Having determined the PASPA provision barring states from authorizing sports gambling is unconstitutional, the majority then turned into the question that followed by this decision: If the rest of PASPA be broke down too, or will the legislation endure with no anti-authorization provision? In legal terms, the question is called”severability,” and now six of the seven justices — Alito together with Chief Justice John Roberts and Justices Anthony Kennedy, Clarence Thomas, Elena Kagan and Neil Gorsuch — who consented that the PASPA anti-authorization provision was unconstitutional also concurred that the entire law should fall. They concluded that, if the bar on states authorizing or licensing sports gambling had been invalid, it could be”most unlikely” that Congress would have wanted to continue to prevent the states from running sports lotteries, which were regarded as”far more benign than some other kinds of gambling.” In the same way, the majority posited, if Congress had known that the bar on condition authorization or operation of sports gambling would be struck down, it wouldn’t have desired the concurrent ban on the operation of sports-betting schemes by private entities to continue. The PASPA provision barring the promotion of sports gambling met the same fate; otherwise, the court explained,”national law could prohibit the promotion of an activity that’s legal under both federal and state law, and that’s something that Congress has rarely done.”
The majority acknowledged that the question of whether to legalize sports betting”is a contentious one” which”requires an important policy choice.” But that choice, nearly all continued,”isn’t ours to create. Congress can regulate sports betting right, but when it elects not to do so, every State is free to act on its own.”
Justice Clarence Thomas filed a concurring opinion in which he focused not on the substance of this court’s ruling but rather on a fairly subjective legal question: the viability of this court’s current severability doctrine. Thomas made clear that he joined the majority’s decision striking down all of PASPA since”it gives us the best answer it could to this query, and no party has requested us to apply a different test.” However he proposed that the court should, at some point later on, rethink its severability philosophy, which he characterized as”suspicious” First, he observedthe philosophy is contrary to the tools that courts normally use to translate laws since it takes a “`nebulous inquiry into hypothetical congressional purpose,”’ teaching judges to attempt and figure out exactly what Congress would have wanted to do if part of a law violated the Constitution, when”it appears improbable that the enacting Congress had any intent on this question.” Secondly, he continued, the philosophy”often requires courts to weigh in on statutory terms that no party has” a legal right to battle.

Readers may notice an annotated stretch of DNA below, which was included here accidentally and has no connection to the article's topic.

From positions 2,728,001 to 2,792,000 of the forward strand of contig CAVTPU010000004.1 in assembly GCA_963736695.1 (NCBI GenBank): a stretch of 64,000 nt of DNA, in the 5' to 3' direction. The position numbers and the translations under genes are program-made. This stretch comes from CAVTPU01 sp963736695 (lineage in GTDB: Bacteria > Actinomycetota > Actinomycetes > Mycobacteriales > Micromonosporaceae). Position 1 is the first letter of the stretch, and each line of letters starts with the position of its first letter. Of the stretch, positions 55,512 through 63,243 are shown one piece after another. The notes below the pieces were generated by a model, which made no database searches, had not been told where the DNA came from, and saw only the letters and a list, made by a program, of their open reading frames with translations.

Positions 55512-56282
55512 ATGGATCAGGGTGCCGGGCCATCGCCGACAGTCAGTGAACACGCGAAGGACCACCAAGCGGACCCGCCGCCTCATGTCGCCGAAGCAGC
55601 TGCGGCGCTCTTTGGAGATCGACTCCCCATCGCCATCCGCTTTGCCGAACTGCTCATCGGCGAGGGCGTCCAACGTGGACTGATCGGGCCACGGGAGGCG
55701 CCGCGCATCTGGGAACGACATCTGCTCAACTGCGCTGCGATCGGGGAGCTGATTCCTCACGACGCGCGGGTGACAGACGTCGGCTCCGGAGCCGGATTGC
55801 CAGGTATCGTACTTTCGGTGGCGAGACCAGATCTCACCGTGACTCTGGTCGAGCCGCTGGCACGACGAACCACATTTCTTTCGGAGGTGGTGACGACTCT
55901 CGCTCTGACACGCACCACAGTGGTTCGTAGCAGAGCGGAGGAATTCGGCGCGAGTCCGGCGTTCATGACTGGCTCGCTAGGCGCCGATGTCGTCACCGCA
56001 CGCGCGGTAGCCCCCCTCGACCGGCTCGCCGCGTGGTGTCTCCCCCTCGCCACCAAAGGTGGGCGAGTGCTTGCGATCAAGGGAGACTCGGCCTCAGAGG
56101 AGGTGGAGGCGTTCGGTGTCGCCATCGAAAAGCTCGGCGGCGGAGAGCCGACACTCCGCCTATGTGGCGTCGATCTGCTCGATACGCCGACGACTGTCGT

Justice Ruth Bader Ginsburg filed a dissenting opinion. Ginsburg didn’t elaborate on her obvious conclusion (combined in total by Justice Sonia Sotomayor) that PASPA’s pub on the authorization of sports betting from the states does not violate the Constitution. Instead, she argued (also with the support of Justice Stephen Breyer) that, even if PASPA’s anti-authorization supply is unconstitutional, the rest of the law ought to remain in force. “On no rational ground,” Ginsburg emphasized,”can it be concluded that Congress would have chosen no statute at all if it couldn’t prohibit States from penalizing or licensing these schemes.”
New Jersey has long hoped that allowing sports gambling could revive the state’s struggling racetracks and casinos. In March of this year, ESPN projected that if New Jersey were to win, the country could have legal sports betting by the time football season kicks off in the fall; nearly two dozen other states are also considering bills that would enable sports gambling. The economic impact of allowing sports gambling cannot be understated: Legal sports betting in Las Vegas takes in more than $5 billion annually, and most estimates place the value of illegal sports betting in the United States at up to $100 billion.
Today’s ruling could also have a much broader reach, possibly affecting a range of topics that bear little resemblance to sports betting. By way of instance, fans of so-called”sanctuary cities” — cities that refuse to cooperate with federal immigration officials to enforce immigration laws — have cited the 10th Amendment in late challenges to the federal government’s efforts to enforce states on grants for state and local law enforcement. Challenges to the federal government’s recent efforts to enforce federal marijuana laws in countries which have legalized the drug for recreational or medical use might also be dependent on the 10th Amendment.